In the grips of a deadly emergency, Canada's health care system stood on its head. It's what the people who sign up to save lives do. But after three years of fending off both a virus and systemic problems, our capacity is at an all-time low. ERs are closing—some temporarily, some permanently. Family doctors in some places are impossible to find. In Lethbridge, AB there is precisely one OB-GYN for the entire community's pregnancy needs. The anecdotes are endless, and that doesn't even count general burnout.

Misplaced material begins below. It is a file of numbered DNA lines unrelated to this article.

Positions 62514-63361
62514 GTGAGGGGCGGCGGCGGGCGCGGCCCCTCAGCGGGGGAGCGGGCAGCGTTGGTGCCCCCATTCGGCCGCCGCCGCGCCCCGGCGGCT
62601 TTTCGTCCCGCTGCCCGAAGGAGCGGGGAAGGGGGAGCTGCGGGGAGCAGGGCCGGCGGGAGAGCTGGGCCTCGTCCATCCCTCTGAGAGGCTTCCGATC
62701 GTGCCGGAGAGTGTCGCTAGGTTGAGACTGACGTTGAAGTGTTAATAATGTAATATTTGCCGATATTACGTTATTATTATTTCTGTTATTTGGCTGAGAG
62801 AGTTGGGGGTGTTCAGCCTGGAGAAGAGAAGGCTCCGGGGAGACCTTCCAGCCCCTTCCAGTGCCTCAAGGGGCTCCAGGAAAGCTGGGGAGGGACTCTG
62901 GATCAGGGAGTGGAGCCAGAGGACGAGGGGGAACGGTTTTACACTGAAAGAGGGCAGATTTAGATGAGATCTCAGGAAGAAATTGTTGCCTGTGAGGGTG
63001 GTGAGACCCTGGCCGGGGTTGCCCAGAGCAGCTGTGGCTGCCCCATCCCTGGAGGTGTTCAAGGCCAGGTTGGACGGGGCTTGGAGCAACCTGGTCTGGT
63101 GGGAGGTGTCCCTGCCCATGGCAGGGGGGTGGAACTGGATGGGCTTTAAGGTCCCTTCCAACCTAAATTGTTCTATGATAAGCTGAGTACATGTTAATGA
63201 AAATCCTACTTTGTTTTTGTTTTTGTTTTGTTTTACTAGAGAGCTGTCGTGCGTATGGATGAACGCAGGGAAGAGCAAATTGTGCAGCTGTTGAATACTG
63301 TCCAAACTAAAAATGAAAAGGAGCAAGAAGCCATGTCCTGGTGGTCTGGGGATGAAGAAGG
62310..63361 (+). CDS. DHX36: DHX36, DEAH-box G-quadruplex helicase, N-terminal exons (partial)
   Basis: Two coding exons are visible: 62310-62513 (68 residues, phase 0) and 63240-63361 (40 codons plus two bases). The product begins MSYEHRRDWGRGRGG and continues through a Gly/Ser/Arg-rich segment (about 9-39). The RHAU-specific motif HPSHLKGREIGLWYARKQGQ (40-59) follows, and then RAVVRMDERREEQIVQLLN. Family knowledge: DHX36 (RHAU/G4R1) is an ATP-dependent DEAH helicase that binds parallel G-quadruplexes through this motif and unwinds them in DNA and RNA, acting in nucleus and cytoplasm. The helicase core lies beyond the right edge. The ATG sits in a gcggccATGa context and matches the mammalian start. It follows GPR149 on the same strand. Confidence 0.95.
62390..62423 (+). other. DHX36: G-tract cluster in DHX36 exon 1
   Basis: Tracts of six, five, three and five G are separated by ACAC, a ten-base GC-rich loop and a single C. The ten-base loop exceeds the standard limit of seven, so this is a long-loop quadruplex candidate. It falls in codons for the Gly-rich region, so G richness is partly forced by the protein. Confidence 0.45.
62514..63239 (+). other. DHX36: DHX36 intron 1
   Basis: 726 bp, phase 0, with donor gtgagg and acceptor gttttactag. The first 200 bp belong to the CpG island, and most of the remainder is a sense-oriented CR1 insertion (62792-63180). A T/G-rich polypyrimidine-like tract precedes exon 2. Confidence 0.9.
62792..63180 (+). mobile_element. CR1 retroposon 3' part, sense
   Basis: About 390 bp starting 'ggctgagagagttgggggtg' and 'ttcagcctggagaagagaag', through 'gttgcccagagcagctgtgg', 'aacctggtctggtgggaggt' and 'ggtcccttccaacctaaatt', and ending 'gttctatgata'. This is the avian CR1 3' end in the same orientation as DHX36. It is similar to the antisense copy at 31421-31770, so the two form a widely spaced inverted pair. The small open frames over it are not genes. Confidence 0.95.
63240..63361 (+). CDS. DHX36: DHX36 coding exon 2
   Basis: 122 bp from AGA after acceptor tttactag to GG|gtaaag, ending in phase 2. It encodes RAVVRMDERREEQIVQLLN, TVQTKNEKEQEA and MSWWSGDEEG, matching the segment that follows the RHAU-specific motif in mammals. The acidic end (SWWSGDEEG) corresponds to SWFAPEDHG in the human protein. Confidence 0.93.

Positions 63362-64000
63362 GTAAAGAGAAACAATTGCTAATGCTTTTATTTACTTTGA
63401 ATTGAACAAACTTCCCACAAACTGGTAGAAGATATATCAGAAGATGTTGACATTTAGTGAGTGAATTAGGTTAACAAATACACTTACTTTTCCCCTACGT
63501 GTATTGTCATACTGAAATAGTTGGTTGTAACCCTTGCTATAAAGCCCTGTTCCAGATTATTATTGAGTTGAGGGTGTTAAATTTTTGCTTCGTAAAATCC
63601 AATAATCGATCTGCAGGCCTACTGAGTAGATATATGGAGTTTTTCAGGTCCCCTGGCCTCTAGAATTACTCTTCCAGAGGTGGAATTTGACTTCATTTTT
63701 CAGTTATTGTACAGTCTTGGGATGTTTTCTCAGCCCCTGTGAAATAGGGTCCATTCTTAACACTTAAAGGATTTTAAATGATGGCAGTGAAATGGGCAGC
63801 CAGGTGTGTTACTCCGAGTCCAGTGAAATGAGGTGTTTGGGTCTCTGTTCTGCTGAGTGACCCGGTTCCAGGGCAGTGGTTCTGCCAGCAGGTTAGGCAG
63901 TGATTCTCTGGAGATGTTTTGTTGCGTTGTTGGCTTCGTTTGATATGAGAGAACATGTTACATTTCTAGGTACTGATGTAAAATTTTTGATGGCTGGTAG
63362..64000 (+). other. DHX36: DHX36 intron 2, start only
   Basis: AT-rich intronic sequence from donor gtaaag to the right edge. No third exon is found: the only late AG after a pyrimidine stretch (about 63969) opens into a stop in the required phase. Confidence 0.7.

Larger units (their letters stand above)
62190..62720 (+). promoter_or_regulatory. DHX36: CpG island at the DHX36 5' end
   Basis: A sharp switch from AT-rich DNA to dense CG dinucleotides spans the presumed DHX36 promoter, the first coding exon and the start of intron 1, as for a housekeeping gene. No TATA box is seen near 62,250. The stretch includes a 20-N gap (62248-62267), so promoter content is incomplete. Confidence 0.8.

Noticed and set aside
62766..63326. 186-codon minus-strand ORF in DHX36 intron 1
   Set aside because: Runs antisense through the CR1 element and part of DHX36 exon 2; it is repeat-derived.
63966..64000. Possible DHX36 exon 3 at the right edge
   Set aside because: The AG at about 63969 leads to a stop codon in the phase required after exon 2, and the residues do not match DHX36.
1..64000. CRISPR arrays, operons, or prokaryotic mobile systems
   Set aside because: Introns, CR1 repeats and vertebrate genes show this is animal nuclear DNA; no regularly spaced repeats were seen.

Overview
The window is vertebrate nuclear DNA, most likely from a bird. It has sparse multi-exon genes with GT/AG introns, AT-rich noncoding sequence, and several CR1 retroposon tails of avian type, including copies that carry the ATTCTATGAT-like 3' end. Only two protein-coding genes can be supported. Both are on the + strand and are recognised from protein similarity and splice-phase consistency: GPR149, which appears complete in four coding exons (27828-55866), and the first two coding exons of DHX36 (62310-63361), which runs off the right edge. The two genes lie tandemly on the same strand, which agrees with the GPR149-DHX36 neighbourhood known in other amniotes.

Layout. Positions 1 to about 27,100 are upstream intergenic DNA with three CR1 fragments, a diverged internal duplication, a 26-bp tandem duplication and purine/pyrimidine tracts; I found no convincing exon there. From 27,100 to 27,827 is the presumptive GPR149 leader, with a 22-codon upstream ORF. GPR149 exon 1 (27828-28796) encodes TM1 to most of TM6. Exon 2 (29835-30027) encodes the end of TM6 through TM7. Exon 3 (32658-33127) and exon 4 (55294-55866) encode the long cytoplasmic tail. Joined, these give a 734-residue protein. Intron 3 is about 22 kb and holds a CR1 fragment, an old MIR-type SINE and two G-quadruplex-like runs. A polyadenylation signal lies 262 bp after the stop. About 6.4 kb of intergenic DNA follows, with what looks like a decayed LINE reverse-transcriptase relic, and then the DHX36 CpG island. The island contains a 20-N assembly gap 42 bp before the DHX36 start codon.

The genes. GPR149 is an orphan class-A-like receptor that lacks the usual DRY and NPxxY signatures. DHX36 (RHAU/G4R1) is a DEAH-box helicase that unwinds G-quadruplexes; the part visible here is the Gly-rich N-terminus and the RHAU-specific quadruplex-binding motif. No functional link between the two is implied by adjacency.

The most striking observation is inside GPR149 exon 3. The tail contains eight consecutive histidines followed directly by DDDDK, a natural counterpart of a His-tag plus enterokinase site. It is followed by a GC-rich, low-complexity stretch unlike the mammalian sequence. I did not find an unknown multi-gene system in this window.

Ahead of a Premiers meeting next month, the Canadian Medical Association issued a call Monday to the leaders of the provinces: Work together and start fixing this mess. Money alone won't get it done, but spending it the right way just might. So where are the problems, and what are the opportunities?
GUEST: Dr. Alika Lafontaine, President of the Canadian Medical Association and rural anesthesiologist